A historical perspective
Putting globalization in a historical perspective (a view advanced for some time by several non-orthodox Western economists and academics), BIS says that while growth of FDI and trade is quite impressive since 1982, it merely returns the degree of globalization and internationalization to that existing prior to 1914 "and, by some measures, not even that."
Measured by foreign trade relative to GDP, Japan is less open now than it was before 1914. While FDI outflows now equal 5-6% of domestic investment in the industrial countries, the UK's outflows during the first decade of this century were about the same size as its domestic investment.
But in some respects the international integration and FDI activities are more important today than they were before World War I. The underlying forces and motives have changed substantially. While earlier FDI outflows were partly motivated by firms' interest in gaining access to raw materials, they mostly reflected attempts to get around artificial and natural barriers to trade.
Such outflows favoured a horizontal production structure, with similar plants set up in different countries.
In contrast, more recent trends have been driven by liberalization and deregulation and, above all, technological progress.
By enabling firms to "slice up the value-added chain", the sharp decline in communication costs has created new and more efficient ways of organizing production and distribution at a global level. And by allowing firms to arbitrage on factor- price differentials, it favours a vertical production structure generating stronger interactions between production and employment in affiliates and parent companies. Nevertheless for most countries the evidence suggests that FDI outflows and affiliate production continue to complement rather than substitute for exports. Manufacturing affiliates tend to use intermediate goods imported from source countries, while service affiliates improve the distribution of final goods produced in source countries.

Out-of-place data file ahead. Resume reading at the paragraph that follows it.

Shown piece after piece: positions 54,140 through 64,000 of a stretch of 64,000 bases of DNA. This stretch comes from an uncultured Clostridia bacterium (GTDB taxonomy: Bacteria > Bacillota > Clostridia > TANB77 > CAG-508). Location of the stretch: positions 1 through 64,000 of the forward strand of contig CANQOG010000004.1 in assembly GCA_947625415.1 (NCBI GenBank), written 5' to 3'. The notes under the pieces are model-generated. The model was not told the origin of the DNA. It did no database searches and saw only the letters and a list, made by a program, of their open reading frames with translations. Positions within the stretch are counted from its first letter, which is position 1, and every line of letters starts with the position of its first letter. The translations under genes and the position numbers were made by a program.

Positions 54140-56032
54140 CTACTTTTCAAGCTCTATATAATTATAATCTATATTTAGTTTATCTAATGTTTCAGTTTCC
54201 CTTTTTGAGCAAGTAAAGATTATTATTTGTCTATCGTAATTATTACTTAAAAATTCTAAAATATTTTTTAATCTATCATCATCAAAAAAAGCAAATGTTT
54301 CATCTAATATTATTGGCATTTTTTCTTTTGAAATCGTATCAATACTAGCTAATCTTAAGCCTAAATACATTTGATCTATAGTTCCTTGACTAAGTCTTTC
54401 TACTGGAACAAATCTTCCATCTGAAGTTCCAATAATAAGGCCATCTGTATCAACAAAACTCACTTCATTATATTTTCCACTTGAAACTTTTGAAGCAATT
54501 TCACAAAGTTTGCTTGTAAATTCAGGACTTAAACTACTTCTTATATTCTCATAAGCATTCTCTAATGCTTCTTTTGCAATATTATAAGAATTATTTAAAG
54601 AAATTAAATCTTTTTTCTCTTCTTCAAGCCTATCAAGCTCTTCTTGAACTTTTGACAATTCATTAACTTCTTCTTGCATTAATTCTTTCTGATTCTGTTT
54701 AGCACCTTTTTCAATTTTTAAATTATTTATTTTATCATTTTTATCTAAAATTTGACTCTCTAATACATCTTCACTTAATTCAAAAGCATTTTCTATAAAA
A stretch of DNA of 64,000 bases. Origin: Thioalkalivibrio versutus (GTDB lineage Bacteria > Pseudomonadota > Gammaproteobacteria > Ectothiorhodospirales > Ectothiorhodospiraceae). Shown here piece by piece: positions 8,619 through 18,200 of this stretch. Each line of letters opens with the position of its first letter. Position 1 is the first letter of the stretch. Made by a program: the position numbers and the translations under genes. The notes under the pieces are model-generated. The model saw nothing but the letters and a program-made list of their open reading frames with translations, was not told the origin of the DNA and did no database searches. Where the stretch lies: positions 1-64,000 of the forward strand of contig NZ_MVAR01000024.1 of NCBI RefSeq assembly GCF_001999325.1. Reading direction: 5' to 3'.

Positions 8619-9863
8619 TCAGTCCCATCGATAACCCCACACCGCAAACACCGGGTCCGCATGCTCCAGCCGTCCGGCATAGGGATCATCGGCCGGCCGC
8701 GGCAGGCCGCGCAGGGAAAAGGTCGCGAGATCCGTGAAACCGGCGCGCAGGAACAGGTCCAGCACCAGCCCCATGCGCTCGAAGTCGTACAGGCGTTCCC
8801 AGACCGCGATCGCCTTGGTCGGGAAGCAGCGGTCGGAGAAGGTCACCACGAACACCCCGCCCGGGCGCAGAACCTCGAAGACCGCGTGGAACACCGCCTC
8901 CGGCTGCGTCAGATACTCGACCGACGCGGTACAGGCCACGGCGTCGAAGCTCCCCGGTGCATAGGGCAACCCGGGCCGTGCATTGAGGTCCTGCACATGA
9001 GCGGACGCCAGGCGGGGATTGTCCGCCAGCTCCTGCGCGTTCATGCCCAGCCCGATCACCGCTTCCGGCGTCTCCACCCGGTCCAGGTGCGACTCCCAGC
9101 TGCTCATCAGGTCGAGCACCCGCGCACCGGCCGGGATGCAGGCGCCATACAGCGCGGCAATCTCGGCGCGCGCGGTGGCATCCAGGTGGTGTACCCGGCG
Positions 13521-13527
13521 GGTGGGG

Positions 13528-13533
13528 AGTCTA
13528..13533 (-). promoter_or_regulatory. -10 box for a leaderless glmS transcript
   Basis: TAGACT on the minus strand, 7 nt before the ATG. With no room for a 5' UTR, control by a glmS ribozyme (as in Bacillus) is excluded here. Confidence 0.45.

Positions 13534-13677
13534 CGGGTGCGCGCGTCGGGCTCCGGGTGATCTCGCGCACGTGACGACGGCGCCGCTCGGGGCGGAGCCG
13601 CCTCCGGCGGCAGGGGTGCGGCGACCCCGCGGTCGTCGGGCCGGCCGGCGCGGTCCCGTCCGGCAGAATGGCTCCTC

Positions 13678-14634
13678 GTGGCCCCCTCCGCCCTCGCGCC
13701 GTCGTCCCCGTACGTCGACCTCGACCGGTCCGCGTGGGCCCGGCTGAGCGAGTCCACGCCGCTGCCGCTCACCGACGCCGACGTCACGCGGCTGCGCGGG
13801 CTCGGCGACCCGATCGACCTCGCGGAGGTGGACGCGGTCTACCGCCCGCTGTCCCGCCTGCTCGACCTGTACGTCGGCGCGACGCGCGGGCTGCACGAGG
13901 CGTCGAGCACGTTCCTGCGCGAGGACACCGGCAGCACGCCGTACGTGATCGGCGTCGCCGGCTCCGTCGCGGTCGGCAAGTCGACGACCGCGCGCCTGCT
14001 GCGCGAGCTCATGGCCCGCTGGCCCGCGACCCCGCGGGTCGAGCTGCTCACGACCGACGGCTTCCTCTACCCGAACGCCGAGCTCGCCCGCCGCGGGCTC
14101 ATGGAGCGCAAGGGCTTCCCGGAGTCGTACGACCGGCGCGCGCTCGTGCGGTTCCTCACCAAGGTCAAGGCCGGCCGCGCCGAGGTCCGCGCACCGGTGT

"At the same time," says BIS, "the globalization of production is not without risks. The rise in technology-driven FDI flows, amid attempts by multinational corporations to maintain or expand market shares could generate excess capacities to the extent that the multinationals as well as local companies are attracted to the same sector - by low costs and high prospective rates of return."